Foubert acknowledged Emerge’s innovation efforts in her decision.
“While I applaud the fact that Emerge is breaking ground as North America’s first all-women investment team managing innovative and socially responsible investment strategies, it did not form any part of my decision as the regulatory requirements apply equally to all registrants, in the absence of specific exemptions,” she wrote.
In a statement, Emerge Canada said it was considering its next steps in light of today’s decision.
What the suspension means for clients
Clients who hold Emerge’s ETFs have been unable to trade them since April 6, leading many to wonder when their money would be accessible. Emerge’s suspension at least shortens the waiting game, said Yves Rebetez, partner with Credo Consulting Inc. in Oakville, Ont.
“The timeline has been significantly reduced,” Rebetez said. “The potential cloud of having to wait for their money to be put back in their hands for an underdetermined period has been lifted. I would expect for all of this to be resolved in relative short order.”
The OSC’s decision requires Emerge to “act promptly” to wind down their funds or have another firm assume them.
Clients who still want exposure to the ARK strategies could consider the three ETFs offered by BMO or the U.S.-traded ETFs offered by ARK Investment Management LLC, Rebetez suggested.
During the cease-trade order, the funds’ custodian, RBC Investor Services, has been reporting a daily net asset value (NAV) for each of Emerge’s 11 ETFs. Performance over the past month has been poor, but year-to-date performance for the ARK ETFs has seen a rebound.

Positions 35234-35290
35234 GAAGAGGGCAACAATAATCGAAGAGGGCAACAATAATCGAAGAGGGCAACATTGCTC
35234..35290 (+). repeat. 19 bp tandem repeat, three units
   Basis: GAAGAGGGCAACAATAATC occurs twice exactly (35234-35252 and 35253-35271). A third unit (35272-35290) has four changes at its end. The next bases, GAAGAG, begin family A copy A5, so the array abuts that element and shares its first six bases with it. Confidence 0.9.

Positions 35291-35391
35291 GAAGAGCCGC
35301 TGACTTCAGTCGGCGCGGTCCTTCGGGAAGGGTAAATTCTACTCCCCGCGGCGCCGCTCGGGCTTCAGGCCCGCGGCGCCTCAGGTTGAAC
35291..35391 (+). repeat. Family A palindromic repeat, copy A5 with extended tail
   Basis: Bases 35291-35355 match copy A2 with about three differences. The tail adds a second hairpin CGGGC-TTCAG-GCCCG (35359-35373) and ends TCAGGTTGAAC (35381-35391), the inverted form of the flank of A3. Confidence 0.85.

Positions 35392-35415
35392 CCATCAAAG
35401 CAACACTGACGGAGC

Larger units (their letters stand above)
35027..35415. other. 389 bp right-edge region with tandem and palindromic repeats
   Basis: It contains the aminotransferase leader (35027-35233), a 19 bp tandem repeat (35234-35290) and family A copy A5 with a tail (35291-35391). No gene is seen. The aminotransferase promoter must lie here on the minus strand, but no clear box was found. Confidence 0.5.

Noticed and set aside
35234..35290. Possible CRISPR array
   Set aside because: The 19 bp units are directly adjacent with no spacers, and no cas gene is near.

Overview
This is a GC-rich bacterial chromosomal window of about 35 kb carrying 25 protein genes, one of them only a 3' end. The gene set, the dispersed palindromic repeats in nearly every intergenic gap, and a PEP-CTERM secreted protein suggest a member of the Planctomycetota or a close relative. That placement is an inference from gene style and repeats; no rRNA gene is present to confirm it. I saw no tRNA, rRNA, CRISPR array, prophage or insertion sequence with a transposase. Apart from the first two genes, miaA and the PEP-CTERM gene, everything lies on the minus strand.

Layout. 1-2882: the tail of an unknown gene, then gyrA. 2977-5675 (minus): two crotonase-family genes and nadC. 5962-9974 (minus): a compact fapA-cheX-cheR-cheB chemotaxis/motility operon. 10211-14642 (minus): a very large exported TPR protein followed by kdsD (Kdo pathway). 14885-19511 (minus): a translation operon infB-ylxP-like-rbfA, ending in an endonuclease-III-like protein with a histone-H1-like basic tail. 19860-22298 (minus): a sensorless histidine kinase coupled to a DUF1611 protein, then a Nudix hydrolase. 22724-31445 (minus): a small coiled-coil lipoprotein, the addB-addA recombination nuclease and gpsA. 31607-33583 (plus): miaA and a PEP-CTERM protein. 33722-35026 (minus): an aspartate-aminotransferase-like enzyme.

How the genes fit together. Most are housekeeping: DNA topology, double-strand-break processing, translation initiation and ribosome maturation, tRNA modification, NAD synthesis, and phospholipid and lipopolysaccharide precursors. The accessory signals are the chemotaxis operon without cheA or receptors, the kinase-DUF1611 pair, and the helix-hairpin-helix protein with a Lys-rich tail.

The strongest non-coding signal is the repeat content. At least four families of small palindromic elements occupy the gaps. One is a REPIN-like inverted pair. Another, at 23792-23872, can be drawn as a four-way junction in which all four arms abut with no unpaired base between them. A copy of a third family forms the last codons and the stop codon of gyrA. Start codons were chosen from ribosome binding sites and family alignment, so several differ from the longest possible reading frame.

Rebetez cautioned that the windup could result in investors receiving an amount below NAV, because “something that was labelled an asset in the calculation of these ETFs’ and mutual funds’ net asset value turns out to be not a realizable asset.”
As for the larger implications of Emerge’s suspension, “I would expect auditors are going to be paying more attention” to investment funds’ financial statements, Rebetez said. “Quite clearly, investors are going to be paying more attention.”
BDO Canada LLP, which resigned as Emerge’s auditor in November, did not immediately respond to a request for comment.
Rebetez also lamented the effect this situation could have on the market for smaller players in Canada, particularly in an environment where large players are already hesitant to make room for new and untested products on their shelves.
“No one’s going to get fired for buying [a blue-chip stock like] IBM,” he said. “The day something goes wrong with the Tier 2 or Tier 3 player, the advisor or firm might get some flack.”
He added that small players will have trouble growing to the size where large firms feel confident adding them to their shelves if initial distribution proves difficult.
This article was updated to clarify the receivable owed by Emerge US to Emerge Canada.